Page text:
This research was supported by a National Science Foundation Graduate Research Fellowship awarded to C. Stern and by funding from New York University awarded to T. V. West.

The APS journal Psychological Science is the highest ranked empirical journal in psychology. For a copy of the article "The Liberal Illusion of Uniqueness" and access to other Psychological Science research findings, please contact Anna Mikulak at 202-293-9300 or amikulak@psychologicalscience.org.

Association for Psychological Science

Related Goals Articles from Brightsurf:

Evenness is important in assessing progress towards sustainable development goals
Sustainable Development Goals (SDGs) emphasize a holistic achievement instead of cherry-picking a few.

Romantic partners influence each other's goals
Over the long-term, what one partner in a two-person relationship wishes to avoid, so too does the other partner -- and what one wants to achieve, so does the other.

Can copying your friends help you achieve your goals?
Consumers often struggle to achieve self-set life improvement goals, but what if deliberately emulating the successful strategies used by their friends could help them?

Conservation goals may be stymied by a lack of land for biodiversity offsetting
Developers may struggle to find enough land to offset the biodiversity impacts of future development, according to a University of Queensland study.

How the chemical industry can meet the climate goals
ETH researchers analysed various possibilities for reducing the net CO2 emissions of the chemical industry to zero.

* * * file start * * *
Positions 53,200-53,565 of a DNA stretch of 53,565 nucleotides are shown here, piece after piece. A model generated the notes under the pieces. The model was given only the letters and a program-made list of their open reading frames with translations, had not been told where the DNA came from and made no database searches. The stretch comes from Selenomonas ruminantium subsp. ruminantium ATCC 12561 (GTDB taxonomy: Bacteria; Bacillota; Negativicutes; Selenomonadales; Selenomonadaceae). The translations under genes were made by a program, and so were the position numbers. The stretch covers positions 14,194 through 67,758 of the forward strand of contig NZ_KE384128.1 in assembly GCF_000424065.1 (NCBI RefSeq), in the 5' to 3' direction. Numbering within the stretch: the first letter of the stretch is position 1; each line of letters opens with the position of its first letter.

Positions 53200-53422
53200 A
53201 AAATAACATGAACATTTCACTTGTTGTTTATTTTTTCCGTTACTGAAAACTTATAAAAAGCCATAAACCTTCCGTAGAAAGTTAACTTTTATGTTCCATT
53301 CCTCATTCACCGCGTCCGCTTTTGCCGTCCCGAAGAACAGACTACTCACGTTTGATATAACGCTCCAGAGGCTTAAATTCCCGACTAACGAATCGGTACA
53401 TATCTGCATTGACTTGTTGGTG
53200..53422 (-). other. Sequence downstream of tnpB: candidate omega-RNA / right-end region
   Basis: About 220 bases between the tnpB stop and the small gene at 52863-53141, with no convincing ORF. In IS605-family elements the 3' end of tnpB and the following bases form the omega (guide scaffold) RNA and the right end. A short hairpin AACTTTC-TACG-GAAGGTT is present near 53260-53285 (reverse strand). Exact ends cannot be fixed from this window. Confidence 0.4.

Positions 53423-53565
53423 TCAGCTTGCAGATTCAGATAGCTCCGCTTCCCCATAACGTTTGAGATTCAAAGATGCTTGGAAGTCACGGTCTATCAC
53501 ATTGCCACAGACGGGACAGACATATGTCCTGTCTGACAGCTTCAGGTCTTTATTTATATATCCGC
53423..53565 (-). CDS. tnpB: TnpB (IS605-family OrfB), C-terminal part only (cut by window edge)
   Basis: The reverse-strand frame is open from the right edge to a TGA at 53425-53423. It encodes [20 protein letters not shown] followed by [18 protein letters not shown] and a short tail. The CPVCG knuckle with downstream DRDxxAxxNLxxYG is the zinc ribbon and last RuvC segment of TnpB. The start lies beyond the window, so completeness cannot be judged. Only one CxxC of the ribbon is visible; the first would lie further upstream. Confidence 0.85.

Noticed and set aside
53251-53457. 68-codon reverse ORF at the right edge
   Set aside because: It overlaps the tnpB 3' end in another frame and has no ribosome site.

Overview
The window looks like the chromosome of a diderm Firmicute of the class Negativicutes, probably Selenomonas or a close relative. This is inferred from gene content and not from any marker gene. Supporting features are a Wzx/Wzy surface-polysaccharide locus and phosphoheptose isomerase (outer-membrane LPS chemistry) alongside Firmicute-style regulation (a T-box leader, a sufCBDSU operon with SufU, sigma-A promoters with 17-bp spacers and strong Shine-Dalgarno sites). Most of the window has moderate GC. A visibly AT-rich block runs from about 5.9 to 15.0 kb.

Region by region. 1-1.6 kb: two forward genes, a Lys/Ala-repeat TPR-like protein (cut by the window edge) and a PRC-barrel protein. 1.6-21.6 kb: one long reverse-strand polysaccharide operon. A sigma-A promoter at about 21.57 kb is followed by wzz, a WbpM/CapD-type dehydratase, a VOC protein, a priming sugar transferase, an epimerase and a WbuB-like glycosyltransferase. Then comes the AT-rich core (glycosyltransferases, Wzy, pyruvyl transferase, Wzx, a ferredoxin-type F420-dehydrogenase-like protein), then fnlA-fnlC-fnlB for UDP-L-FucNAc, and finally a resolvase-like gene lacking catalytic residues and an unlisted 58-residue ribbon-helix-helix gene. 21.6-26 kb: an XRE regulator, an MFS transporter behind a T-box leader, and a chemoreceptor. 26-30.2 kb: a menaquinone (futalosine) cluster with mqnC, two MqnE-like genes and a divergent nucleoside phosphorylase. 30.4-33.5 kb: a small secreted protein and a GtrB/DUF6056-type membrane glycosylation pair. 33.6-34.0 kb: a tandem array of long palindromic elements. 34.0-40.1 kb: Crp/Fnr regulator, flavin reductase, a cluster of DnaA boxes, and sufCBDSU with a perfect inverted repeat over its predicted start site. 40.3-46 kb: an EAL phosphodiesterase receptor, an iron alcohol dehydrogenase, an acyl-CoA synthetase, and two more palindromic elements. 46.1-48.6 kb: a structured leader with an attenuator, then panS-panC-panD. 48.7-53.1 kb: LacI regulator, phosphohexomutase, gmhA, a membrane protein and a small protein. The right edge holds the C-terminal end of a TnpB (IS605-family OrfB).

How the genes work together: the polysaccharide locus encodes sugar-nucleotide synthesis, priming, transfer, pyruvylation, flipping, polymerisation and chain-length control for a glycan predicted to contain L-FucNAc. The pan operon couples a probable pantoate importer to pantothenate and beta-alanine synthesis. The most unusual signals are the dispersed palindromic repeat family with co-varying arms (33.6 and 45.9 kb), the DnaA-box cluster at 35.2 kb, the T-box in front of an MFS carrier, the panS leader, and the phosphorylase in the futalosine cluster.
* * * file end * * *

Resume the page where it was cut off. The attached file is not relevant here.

Infants prefer individuals who achieve their goals efficiently
From birth, we acquire information and learn through interacting with others; that is why it is so important to be able to identify the most suitable individuals to interact with.

Not finding new goals post-retirement associated with greater cognitive decline
Certain middle-aged and older adults, especially women who tend to disengage from difficult tasks and goals after they retire, may be at greater risk of cognitive decline as they age, according to research published by the American Psychological Association.

Psychologists discover secret to achieving goals
Research led by scientists at Queen Mary University of London has provided new insights into why people often make unrealistic plans that are doomed to fail.

Achieving optimal collaboration when goals conflict
New research suggests that, when two people must work together on a physical task despite conflicting goals, the amount of information available about each other's actions influences how quickly and optimally they learn to collaborate.

Pyschologists analyze language to categorize human goals
The researchers say human goals can be broadly categorized in terms of four goals: 'prominence,' 'inclusiveness,' 'negativity prevention' and 'tradition.'

Read More: Goals News and Goals Current Events
Brightsurf.com is a participant in the Amazon Services LLC Associates Program, an affiliate advertising program designed to provide a means for sites to earn advertising fees by advertising and linking to Amazon.com.